Terence and Jane’s passion has always been for cattle. ‘Our interest is now wholly cattle. We started with Salers in November 1990 through a crossbred cow and embryo, plus a heifer. We’ve built the herd up from there. We currently have 55 cows of which three are Charolais with the rest Salers. Bulls are sold at between 20 months to 3 years old and heifers at around 15-18 months. We get the heifers in-calf to our Salers bulls and then sell them as we want the farmer to be able to see what we mean about easy calving. With more than half our customers buying Salers for the first time we want everything to be right.’
Commercial herds are where much of Terence and Jane’s production is bound. ‘The pedigree market is tiny in comparison to the commercial beef sector. If we sell to a pedigree buyer that’s nice but its suckler herds and dairy farmers that are our main areas direct from the farm. We sell just over one-third of our bulls through Salers Society sales throughout the UK. ‘We’re presently running four pedigree Salers bulls and also use AI. Our bulls live long and are highly productive. We try to use our own homebred bulls and since 2002 we have bought just four French bulls. Bruno, our foundation bull, was just under 14 years old when he finished; Crocodile Dundee was just under 15; and Othello was 14. Byron is current our leading stock bull aged 7.’ ‘In order to bring fresh blood we bought Lascaux from France, but we are committed to making continued progress with our own bulls and we’re producing what we feel are as good as any including Rigel Drambuie Poll, a black bull we have retained as a junior herd sire, and who is an out-and-out commercial farmers’ bull giving lots of beef while also good female traits.’
The increase in Salers popularity shown from data collated by BCMS puts the breed as the 10th largest beef breed, using a Salers bull; and the 9th largest of the breeding cows registrations. Terence believes managing the on-going success will be key to the breed’s future. ‘At the moment, with so many new members coming in, we need to make sure they know enough to select for the breeds core strengths. The Salers has caught on right now and obviously we’re very happy that others have realised or are realising what we have known for many years. It’s vital that we maintain the standards that have been set and one of those ways is to ensure our members understand and value low to moderate birth weight.’ ‘We’ve gained a healthy reputation for exceptional calving ease. We could lose it if we as breeders do not remain vigilant to what has got us this far. The Society has implemented performance recording using BREEDPLAN, which provides EBVs so Salers bulls can be selected for low to moderate birth rates. My advice would be don’t get distracted by high growth rates because that can lead to high birth weights which can inevitably lead to calving problems. We need to play to our strengths.’ ‘Last year we achieved 100 per cent unassisted births across our entire Salers herd and there were four sets of twins too.’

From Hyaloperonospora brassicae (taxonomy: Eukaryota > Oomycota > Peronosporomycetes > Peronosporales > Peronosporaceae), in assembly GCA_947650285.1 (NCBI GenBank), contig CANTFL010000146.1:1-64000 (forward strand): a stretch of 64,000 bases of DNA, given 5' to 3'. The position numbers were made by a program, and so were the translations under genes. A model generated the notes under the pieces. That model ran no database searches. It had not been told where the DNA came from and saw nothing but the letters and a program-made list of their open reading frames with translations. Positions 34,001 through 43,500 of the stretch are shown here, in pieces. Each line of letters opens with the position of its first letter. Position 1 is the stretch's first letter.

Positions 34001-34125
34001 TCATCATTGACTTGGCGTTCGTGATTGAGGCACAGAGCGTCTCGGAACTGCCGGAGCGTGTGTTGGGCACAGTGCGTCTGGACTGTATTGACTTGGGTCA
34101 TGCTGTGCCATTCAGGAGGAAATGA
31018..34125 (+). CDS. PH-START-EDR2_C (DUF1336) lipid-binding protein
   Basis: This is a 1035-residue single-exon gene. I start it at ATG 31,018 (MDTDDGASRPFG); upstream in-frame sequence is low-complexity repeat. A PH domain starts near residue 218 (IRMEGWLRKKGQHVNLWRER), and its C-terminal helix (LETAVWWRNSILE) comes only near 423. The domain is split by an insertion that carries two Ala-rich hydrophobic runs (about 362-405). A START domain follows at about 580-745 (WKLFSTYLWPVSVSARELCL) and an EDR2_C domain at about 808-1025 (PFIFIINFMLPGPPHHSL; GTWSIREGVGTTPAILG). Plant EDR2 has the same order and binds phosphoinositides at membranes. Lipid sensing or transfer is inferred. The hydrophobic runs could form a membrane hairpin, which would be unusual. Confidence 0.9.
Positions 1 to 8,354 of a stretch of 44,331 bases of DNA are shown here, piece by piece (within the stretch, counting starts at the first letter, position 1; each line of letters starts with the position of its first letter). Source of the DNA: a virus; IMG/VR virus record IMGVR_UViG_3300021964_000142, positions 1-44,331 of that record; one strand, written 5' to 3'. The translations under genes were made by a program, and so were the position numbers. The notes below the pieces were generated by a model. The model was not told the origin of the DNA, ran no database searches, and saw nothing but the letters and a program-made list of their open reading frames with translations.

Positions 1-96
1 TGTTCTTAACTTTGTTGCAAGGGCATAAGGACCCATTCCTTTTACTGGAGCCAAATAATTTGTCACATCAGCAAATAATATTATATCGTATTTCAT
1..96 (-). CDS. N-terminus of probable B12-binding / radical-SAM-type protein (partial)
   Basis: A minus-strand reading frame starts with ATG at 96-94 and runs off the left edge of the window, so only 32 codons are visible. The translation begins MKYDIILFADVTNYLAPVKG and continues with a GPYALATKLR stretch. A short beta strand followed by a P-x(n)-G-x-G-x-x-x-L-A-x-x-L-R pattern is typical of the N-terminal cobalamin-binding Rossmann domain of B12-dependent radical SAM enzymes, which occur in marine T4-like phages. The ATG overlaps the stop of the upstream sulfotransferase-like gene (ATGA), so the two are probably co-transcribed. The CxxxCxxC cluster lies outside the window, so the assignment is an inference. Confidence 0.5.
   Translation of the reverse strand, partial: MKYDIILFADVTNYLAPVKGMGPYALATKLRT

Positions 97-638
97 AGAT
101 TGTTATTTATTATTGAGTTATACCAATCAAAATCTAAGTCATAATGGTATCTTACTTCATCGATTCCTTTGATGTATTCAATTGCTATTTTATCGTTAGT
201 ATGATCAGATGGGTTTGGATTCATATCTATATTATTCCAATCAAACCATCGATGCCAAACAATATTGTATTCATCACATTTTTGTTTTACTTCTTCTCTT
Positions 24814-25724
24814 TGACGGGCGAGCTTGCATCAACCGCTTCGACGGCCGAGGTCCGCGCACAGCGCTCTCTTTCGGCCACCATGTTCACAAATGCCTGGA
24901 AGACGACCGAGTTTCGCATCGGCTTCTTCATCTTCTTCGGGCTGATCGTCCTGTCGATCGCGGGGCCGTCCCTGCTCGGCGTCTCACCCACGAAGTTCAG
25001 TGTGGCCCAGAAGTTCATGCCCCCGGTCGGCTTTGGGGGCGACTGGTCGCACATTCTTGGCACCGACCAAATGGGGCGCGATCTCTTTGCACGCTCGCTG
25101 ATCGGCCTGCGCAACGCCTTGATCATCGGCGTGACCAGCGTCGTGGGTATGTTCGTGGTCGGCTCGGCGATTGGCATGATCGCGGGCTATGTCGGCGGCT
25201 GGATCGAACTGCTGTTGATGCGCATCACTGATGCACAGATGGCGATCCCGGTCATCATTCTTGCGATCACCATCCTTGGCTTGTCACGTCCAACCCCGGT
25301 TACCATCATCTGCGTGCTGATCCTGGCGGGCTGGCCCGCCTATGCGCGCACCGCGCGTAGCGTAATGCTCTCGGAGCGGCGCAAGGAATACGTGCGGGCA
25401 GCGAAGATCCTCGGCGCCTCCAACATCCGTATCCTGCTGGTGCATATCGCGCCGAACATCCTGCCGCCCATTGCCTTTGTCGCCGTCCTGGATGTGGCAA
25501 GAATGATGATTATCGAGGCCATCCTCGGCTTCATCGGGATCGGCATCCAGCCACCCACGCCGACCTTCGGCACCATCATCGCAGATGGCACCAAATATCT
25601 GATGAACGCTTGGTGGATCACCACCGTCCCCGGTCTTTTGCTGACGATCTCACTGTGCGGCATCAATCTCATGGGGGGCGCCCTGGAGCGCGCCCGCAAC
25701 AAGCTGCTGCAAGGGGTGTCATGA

And if you’ve not yet seen reference to Salers beef on a UK menu you should try Paris. ‘It’s marketed as high end, gourmet beef in Paris under the name Label Rouge. If you’re over there and you see a little red cow’s head on the menu that’s Salers beef. It has great marbling and is exceptionally tasty.’
Terence and Jane have also worked hard at developing polled genetics within their herd over the past 20 years. ‘It’s another important part of our business as a premium is commanded on polled cattle.’
Jane and Terence have two daughters – Emma and Helen. Emma assists on the farm with son-in-law Scott. The herd prefix Rigel came from Terence’s father’s business. ‘He had a company called Rigel Electronics. Who would have known that it would come to be associated with a rising star breed in the cattle world! We’re all making every effort to keep it moving upwards.’